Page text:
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Source: The Presidency
Title: J Zuma: University of Zululand Graduation Ceremony
ADDRESS BY DR JG ZUMA, CHANCELLOR OF THE UNIVERSITY OF ZULULAND, ON
THE OCCASION OF THE UNIVERSITY'S GRADUATION CEREMONY, Durban-Umlazi
Campus, 7 June 2003
The Vice Chancellor
The MEC for Health, Dr Zweli Mkhize
Chairperson of the University Council
Members of the University Senate and Council
President of the SRC
Ladies and Gentlemen
Today is a special occasion for all present here - the graduands,
their families and friends as well as the university.
It is therefore an honour for me as Chancellor to be able to say a
few words to our graduands, who are today reaping the fruits of
their hard work.
As we celebrate your achievements, we also celebrate the resilience
and achievements of the Umlazi campus of the University of
Zululand, which has over many years produced many graduates for our
country, who are contributing to the development of the
Your graduation also provides us with an opportunity to reflect on
the challenges facing our country and continent, in terms of its
This campus of the University of Zululand has played a key role in
providing access to education for many students mainly in Durban
and surroundings, and this is an important contribution to
education in this area.
The University of Zululand is being reconfigured to expand and
broaden access to higher education in KwaZulu-Natal. This
institution is therefore well-placed to contribute to addressing
the many challenges our country faces.
Our economy needs large numbers of graduates with high-level skills
who can operate in a technologically sophisticated environment that
demands constant innovation and renewal.
As you graduate today, you also need to bear in mind that you are
joining a class of critical black intellectuals and leaders, who
must participate in our young democracy and contribute to its
development and consolidation.
It is an intelligentsia that must be prepared to work harder to
build a better life for all, and participate in all spheres of our
I am saying this because education for a developing society like
ours is not for the individual, but for the nation. Your
qualifications therefore belong to all of us, and we expect you to
use them for the upliftment of others and of your country.
Given the globalisation of the world economy, we are increasingly
improving our human resource strategy as a country, as we need
skills that make us compete in the global economy.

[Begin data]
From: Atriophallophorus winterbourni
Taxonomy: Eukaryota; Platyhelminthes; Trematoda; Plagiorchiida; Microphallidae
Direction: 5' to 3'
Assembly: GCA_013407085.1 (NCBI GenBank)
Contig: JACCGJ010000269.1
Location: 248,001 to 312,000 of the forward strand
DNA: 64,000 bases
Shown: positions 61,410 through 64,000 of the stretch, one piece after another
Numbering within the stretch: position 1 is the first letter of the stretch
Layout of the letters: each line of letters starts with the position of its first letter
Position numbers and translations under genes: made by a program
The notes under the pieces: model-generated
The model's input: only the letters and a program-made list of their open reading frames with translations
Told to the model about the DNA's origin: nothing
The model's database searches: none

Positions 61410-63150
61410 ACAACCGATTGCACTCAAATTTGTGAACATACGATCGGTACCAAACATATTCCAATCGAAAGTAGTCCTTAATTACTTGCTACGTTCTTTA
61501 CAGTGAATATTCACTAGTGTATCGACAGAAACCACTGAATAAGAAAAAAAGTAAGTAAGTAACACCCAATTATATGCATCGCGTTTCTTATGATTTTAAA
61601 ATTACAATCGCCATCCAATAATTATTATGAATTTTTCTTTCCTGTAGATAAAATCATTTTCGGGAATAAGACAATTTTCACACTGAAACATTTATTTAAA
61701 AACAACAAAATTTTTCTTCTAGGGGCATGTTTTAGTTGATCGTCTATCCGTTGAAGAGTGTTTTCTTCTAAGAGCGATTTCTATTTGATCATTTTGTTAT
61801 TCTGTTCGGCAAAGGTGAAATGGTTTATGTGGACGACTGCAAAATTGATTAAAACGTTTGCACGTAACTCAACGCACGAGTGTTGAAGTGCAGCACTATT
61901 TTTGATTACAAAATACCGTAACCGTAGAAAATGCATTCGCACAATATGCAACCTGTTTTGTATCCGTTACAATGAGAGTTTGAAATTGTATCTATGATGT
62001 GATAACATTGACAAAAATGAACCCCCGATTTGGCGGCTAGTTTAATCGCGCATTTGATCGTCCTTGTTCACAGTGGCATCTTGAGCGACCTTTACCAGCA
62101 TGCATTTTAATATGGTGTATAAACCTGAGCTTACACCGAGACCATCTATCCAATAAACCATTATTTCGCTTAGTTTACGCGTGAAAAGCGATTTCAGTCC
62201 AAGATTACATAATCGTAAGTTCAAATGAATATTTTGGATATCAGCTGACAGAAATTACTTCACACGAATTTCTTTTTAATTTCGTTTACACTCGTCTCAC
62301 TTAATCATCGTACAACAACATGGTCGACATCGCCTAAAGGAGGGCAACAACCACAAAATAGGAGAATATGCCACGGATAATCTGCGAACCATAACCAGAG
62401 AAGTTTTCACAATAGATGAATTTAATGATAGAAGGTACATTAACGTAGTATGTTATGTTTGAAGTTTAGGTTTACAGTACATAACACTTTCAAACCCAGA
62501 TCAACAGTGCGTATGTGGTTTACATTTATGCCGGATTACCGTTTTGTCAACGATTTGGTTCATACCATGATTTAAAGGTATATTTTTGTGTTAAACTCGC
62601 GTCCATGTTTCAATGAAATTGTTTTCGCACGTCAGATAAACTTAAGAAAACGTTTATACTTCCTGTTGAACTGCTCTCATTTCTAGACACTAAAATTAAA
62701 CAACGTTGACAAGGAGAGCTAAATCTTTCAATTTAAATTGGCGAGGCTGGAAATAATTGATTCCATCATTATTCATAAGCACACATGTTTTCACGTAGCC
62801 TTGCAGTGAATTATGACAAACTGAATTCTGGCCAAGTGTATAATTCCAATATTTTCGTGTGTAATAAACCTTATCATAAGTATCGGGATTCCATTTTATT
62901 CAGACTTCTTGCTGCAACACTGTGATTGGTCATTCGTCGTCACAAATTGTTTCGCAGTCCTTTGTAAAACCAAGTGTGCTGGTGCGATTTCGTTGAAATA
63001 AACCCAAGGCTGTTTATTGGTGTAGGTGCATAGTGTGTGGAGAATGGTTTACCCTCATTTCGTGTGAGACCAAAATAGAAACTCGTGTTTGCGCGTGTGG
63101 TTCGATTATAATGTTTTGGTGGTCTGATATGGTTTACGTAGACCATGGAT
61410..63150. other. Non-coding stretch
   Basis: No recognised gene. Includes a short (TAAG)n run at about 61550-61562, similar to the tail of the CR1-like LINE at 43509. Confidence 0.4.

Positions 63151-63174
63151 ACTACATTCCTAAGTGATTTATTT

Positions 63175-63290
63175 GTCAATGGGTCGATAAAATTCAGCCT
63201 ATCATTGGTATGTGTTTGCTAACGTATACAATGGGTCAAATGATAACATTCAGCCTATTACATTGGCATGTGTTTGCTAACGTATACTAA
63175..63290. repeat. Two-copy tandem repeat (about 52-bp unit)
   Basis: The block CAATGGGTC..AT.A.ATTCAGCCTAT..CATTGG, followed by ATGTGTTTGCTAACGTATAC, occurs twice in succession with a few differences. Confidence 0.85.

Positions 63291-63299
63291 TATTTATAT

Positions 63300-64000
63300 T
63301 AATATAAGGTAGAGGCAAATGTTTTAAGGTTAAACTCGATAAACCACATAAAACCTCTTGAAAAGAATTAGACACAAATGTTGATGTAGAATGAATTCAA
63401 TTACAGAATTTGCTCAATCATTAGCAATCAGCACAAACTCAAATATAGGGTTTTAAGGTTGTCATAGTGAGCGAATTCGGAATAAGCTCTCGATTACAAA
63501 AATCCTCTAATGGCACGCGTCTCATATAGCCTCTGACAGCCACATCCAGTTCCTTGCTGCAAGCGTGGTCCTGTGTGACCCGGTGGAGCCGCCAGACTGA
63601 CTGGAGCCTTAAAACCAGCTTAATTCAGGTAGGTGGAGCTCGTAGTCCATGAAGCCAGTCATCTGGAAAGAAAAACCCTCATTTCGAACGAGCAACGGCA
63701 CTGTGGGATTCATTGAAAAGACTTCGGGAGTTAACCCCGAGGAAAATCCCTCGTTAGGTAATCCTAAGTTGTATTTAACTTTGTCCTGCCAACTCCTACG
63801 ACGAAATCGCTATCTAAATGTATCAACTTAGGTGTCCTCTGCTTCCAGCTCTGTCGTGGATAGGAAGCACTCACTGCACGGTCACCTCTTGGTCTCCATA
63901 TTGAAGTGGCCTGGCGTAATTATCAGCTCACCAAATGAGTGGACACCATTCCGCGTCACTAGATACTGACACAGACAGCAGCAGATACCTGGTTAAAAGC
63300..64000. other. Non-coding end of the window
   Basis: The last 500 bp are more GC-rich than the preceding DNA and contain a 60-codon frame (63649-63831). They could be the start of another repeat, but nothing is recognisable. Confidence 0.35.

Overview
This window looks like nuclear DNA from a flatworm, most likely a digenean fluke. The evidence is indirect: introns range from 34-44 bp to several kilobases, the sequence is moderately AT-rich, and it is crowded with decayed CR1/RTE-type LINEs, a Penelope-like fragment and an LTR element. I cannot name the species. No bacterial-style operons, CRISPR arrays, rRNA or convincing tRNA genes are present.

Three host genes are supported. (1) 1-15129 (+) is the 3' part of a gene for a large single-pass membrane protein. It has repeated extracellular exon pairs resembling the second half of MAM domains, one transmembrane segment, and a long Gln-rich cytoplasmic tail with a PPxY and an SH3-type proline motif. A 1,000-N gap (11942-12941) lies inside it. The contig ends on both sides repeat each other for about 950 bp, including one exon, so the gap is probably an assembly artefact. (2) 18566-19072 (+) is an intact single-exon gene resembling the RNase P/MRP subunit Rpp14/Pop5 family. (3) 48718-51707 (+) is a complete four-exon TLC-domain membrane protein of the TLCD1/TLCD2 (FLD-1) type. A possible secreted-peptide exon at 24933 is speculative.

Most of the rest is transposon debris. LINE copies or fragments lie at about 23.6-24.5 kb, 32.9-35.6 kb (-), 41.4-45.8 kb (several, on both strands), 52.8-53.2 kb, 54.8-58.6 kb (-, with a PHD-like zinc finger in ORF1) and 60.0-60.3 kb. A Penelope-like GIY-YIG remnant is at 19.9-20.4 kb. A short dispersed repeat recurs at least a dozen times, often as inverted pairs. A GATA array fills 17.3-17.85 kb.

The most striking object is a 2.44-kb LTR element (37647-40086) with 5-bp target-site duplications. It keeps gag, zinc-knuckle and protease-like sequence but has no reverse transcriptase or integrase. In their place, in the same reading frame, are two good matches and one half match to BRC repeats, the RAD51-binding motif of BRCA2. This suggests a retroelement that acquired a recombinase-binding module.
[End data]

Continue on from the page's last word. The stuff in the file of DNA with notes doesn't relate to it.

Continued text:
Graduates must also be better prepared to enter the work place as
life-long learners able to function as critical, culturally
enriched and dynamic citizens.
This campus in particular is located in one of the most vibrant
growth points of our country, the city of Durban. This provides an
exciting environment in which to study, and should also inspire
students and the campus to produce the skills that would enhance
the development goals of this region.
Information communications technology, economics and agriculture
are some of the growth areas we should be looking at in terms of
development in our country and the rest of the continent.
I am happy to see that the graduands here today come from a wide
spectrum of faculties and this indicates that a diversity of skills
have been produced in this ceremony, yet another contribution to
the country's human resource goals.
Having said that, we also need to remember that we are part of the
African continent and should therefore seek to expand our knowledge
and contribution beyond the borders of our country as well.
The social, economic and political challenges of this continent
have been correctly identified through the New Partnership for
Africa's Development, (NEPAD), and we hope our intelligentsia will
also contribute to achieving the developmental goals of the
Another challenge we face is how to make black economic empowerment
to benefit the masses of our people. Your role as our
intelligentsia is therefore critical, in terms of advising and
coming out with suggestions that would take this country's
transformation needs forward.
I am also sure that I am speaking on your behalf in thanking your
parents for the sacrifices they made in ensuring that you were
afforded this opportunity to pursue your studies. Without their
sacrifices you would not be here today. We salute them for their
courage and foresight.
We would also like to thank your lecturers for a job well done, and
also the non-academic staff for creating a supportive environment
within which you could study. These are people whose roles can
never be underestimated.
Once again to you graduands, you should always remember that you
have a responsibility not only to this country but to the continent
as well. The challenge for you now is to ensure that you advance
-from whatever discipline that you have chosen - the agenda for
Africa and the developing world at large. You must make the
difference and create opportunities where non exist.
We congratulate you today, and invite you to become part of the
exciting road ahead, towards a prosperous and successful
This country needs all of you to keep the momentum going of
developing South Africa to its full potential.